The Alpine audio set-up is one of the most sophisticated automotive systems in the world. Called IMPRINT and using MultEQ sound enhancement technology, it is able to cancel out imbalances in the sound caused by different areas of the cabin – window glass, for instance, creates echoes, while carpets suppress mid-range frequencies – resulting in amazingly crisp, clear, undistorted sound reproduction wherever you are seated in the car.

A bespoke progressive air-conditioning system developed by Bergstrom is standard on all models, while on-board tyre pressure monitoring will be either standard or optional depending on model and market. And in deference to the American market in particular, a module in the headlining will accommodate automatic garage and gate opening remote controls.

Interior space and accommodation

The rear seats of 2+2 versions of Project Eagle are intended for children or smaller adults on short journeys. To maximise comfort in the rear, there is foot-room under the seats in front, while both back seats feature ISOFIX mountings for secure child seat fitment.

When unoccupied, the rear seats provide a convenient stowage area for briefcases and jackets, adding to Project Eagle’s appeal as an everyday car.

The boot, which ingeniously features a fresh air cooling system to reduce the effect of heat ingress from the engine bay, will accommodate a set of golf clubs.

A two-seater derivative of Project Eagle is planned and will have a luggage shelf in the back replacing the two rear seats.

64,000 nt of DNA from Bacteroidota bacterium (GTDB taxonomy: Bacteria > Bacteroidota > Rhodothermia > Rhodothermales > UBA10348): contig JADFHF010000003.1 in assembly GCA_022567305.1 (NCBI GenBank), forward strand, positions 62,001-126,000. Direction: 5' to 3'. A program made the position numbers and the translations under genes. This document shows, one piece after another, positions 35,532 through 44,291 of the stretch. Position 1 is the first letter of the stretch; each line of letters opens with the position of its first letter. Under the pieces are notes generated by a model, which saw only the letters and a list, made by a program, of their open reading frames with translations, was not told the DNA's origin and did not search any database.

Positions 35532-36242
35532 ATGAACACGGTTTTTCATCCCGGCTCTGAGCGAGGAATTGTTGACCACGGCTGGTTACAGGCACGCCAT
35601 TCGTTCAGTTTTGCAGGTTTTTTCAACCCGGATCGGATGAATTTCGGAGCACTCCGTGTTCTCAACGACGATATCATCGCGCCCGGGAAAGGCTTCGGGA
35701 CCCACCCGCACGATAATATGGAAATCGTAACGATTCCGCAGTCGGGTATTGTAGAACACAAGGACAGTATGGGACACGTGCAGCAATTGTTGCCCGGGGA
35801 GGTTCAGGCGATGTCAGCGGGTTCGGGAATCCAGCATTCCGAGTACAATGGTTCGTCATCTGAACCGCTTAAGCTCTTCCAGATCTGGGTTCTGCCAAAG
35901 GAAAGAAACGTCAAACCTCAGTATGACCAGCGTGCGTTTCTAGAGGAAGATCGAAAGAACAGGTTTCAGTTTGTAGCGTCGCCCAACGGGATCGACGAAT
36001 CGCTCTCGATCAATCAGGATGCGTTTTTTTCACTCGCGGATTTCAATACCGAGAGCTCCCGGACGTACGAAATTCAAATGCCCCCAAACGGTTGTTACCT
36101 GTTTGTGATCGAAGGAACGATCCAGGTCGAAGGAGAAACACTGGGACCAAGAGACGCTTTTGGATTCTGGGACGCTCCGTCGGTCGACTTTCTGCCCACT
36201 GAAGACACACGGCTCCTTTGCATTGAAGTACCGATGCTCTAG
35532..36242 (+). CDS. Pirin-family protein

Safety

Lotus’ Project Eagle conforms to all regulatory standards and in addition boasts additional safety features; Lotus aluminium chassis technology applied to Project Eagle’s provides the car with immense inherent strength, particularly in regard to side impacts and a tubular steel seatbelt anchorage frame that also acts as a rollover structure.

Anti-lock brakes are standard on all models, as are traction and stability controls; these systems have been specially developed in co-operation with Bosch to provide enhanced safety features whilst maintaining performance characteristics.

Under the bonnet

Lotus continues its excellent working relationship with Toyota, world leaders in engine development and manufacture and Formular1 competitors. For Project Eagle Lotus has modified Toyota’s 3.5-litre V6, with dual VVT-i (‘intelligent’ variable valve timing) for optimum performance.

Performance

At the time of unveiling, full performance figures for the new Lotus will not have been compiled on a production specification car, however Lotus has a further 6 months of development time to conduct these before Project Eagle is available to test drive.

While for Lotus top speed is of less importance than stability at speed, early indications suggest a maximum speed of 160 mph; the 0-60 mph sprint from standstill is estimated at sub 5 seconds (prototype figures).